services for victims of domestic violence and sexual assault, 
which are 50 years of age or older, and that was included in 
the Senate-passed reauthorization of the Violence Against Women 
Act, another one of your initiatives, Mr. Chairman.
    And the Elder Abuse Victims Act, which has been introduced 
to ensure Federal, state and local law enforcement agencies are 
working together with adult protective services to combat elder 
abuse.
    So, Mr. Chairman, your legacy is indelibly etched into not 
only this committee but the law of this country, and for that 
we are exceptionally grateful.
    The Chairman. We thank you so much.
    Senator Nelson. And if, in a few minutes, I may be excused, 
we have the acting director of the CIA coming on a number of 
topics that happen to be of currency, and with your permission, 
at that appropriate time, I will slip out.
    The Chairman. Thank you so much, Senator Nelson, for being 
here.
    And now we'll introduce our witnesses. Our first witness 
today will be Frank Abagnale. Mr. Abagnale was made famous by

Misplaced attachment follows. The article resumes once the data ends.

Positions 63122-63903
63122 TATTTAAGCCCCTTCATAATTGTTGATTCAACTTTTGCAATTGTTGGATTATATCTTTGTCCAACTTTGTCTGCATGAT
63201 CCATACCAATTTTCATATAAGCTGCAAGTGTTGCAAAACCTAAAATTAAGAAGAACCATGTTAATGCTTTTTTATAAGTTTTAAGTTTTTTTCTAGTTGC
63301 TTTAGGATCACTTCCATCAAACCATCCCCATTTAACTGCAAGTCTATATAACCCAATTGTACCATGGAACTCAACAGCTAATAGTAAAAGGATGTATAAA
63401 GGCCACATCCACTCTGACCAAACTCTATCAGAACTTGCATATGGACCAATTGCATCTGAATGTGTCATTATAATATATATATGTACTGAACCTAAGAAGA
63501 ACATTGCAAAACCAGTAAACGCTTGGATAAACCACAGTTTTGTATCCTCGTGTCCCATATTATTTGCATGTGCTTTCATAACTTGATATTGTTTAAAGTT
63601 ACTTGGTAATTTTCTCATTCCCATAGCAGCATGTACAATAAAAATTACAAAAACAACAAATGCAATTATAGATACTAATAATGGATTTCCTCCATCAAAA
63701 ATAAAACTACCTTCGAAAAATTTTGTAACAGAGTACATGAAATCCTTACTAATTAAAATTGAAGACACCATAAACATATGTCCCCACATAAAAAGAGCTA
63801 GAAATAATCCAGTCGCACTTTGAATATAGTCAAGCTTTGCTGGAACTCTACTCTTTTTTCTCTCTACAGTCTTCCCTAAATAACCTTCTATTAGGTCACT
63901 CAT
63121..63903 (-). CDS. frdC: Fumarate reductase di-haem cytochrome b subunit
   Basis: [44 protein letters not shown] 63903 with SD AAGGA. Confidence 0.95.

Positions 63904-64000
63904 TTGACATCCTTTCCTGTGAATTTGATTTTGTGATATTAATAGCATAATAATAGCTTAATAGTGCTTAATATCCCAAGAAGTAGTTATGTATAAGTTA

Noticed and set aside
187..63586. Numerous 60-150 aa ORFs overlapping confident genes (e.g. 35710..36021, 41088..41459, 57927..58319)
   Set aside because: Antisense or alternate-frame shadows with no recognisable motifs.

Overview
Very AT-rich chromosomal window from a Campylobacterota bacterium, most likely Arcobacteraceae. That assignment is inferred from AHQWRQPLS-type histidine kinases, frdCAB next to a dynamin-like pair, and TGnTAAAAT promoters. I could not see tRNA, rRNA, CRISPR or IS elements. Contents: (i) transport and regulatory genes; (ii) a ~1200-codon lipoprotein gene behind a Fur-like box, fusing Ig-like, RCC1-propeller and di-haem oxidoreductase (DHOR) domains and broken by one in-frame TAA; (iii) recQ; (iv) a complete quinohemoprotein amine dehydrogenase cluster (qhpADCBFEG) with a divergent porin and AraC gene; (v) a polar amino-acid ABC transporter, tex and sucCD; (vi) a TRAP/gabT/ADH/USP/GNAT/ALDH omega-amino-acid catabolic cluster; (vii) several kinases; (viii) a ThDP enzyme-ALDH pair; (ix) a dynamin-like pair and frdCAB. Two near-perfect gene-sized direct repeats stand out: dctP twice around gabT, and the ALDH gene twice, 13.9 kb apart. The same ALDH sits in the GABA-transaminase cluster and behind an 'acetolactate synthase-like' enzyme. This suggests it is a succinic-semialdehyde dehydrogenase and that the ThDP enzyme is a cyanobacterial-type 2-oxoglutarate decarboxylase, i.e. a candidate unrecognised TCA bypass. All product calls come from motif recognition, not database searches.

the real-life depiction of his years as a con artist in the 
best-selling book ``Catch Me If You Can,'' which was also made 
into a film directed by Steven Spielberg.
    Next we'll be hearing from Kay Brown, the Director of the 
Education Workforce and Income Security Team at the U.S. 
Government Accountability Office, where she focuses on 
improving government performance in delivering benefits and 
services to lower-income and vulnerable populations.
    Third, we'll be hearing from Hubert ``Skip'' Humphrey, III, 
the Assistant Director of the Office of Older Americans at the 
Consumer Financial Protection Bureau. Mr. Humphrey has spent 
much of his professional life working to protect consumers.
    And then we'll hear from Paul Smocer, who is the President 
of BITS, the Technology Policy Division of the Financial 
Services Roundtable. Previously, Mr. Smocer led BITS work in 
promoting safety and soundness of financial institutions